She relied on a 110 page affidavit sworn by an HMRC official – which alleged large-scale fraud by Abbey – in order to bring misfeasance proceedings against the directors on top of HMRC's winding-up petition for Abbey.
Brittain successfully applied for a worldwide freezing order on three of the directors, meaning they could not access the assets of the company unless the liquidator gave them permission, such as to pay for legal or living costs.
She and her solicitors had come in for criticism before over the way in which they policed the frozen funds, giving the directors seriously restricted access to Abbey's cash.
In a previous hearing at the Court of Appeal, a judge had noted that they had taken "wholly unjustifiable approaches to the questions of living expenses and legal costs" and that the liquidator's conduct was "at times inexcusable and the adverse effects of the injunction were far reaching and life-changing" for the directors.
The directors fought off claims that they had evaded excise duty by producing evidence to show their innocence, namely that deliveries of alcohol to a French warehouse had been made and that the cargo had not made its way onto the black market instead.
As a result, they went on to win their 2010 misfeasance trial because HMRC had not been able to substantiate its claim that they had acted fraudulently.
According to the directors, the proceedings caused them great suffering. In 2009 at the height of HMRC and the liquidator's actions against Abbey, Rick Hone, one of the directors, was sectioned under the Mental Health Act after trying to take his own life.
Hone told the court that he had done it "out of despair at what had happened, the overwhelming sense of injustice I felt and the effects on me of seeing the distress of my family".
After HMRC and the liquidator's cases against its directors fell apart, the firm was re-established in 2012 as Purland House and back successfully trading again with many of the same staff and from the same premises. However, the directors say that the ordeal continues to take its toll.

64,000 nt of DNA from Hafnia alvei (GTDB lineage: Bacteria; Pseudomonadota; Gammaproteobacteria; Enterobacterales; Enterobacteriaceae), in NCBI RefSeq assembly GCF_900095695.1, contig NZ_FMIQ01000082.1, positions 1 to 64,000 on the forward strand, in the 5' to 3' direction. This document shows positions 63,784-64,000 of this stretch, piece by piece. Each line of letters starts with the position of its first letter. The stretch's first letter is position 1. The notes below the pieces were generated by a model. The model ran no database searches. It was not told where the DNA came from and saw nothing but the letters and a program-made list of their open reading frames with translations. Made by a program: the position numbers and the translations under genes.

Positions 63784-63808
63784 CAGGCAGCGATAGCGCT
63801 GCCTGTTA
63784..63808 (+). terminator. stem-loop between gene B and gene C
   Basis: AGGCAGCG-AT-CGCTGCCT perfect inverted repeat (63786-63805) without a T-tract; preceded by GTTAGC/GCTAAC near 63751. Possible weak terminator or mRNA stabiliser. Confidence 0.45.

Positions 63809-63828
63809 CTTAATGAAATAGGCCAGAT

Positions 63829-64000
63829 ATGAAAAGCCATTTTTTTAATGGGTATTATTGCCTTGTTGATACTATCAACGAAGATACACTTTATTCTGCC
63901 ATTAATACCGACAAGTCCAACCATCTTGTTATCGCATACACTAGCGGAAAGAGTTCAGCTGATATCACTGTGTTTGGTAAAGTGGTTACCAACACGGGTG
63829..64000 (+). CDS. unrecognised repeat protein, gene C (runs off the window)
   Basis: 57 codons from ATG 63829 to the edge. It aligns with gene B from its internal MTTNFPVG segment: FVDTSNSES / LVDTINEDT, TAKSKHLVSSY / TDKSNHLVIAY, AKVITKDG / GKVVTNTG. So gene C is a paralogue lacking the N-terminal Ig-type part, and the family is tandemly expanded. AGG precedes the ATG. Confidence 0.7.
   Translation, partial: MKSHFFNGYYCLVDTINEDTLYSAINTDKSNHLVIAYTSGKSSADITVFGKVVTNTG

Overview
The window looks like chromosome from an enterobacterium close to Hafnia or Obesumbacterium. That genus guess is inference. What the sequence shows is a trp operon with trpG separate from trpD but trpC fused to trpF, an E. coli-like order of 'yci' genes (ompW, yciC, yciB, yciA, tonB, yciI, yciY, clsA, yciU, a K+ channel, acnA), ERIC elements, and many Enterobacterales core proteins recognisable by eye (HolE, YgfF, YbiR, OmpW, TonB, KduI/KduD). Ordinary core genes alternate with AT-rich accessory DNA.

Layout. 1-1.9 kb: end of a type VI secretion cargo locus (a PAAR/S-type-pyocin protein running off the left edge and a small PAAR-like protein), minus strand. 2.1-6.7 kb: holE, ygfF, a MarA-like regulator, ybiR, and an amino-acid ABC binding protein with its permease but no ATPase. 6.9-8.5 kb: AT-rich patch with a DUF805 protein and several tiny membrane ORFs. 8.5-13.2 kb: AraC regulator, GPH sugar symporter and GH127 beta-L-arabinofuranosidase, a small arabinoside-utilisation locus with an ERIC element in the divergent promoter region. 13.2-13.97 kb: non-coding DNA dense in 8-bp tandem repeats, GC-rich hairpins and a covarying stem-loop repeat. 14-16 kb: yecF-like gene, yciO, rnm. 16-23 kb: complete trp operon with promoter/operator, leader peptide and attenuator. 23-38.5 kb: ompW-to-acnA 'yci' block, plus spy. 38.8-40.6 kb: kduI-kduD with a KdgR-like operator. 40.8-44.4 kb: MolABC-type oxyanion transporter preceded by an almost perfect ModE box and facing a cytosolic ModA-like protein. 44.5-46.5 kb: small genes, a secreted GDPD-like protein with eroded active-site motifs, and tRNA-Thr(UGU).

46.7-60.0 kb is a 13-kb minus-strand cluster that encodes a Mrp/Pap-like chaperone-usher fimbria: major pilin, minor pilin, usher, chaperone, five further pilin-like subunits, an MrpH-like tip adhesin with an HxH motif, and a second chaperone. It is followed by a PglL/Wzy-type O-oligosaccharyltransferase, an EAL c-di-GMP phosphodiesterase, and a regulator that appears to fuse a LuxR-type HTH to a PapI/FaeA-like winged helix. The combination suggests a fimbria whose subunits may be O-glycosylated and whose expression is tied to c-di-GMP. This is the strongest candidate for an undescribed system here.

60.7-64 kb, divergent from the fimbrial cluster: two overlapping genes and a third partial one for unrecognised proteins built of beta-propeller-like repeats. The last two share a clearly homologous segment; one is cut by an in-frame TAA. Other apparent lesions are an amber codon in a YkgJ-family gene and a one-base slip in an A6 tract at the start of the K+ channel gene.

There has been some dispute between HMRC and Brittain over the handling of the misfeasance proceedings, which could, if successful, have bankrupted the directors. HMRC's lawyers suggest that Brittain acted differently to how they would have, something she contests.
Moon Beever, Brittain's solicitor, said in a letter to the court: "There were significant difficulties in obtaining information and resource from HMRC ... However any suggestions made by HMRC (as alleged by Banks Kelly) that HMRC would have run the litigation differently were also news to us given that HMRC were indemnifying, providing witness evidence and reviewing pleadings as a condition of continuing the indemnity."
Justice Richards said: "I am not satisfied on the evidence before me that Ms Brittain did anything other than, as required by her duties as a provisional liquidator, decide for herself that it was appropriate to bring these proceedings.
"It is, however, clear that those proceedings and the application for a freezing order were co-ordinated with HMRC and could not have been brought without the evidence and financial support of HMRC."
A spokesman for HMRC said: "We are carefully considering the judge's detailed findings and will make a decision in due course as to how HMRC should proceed."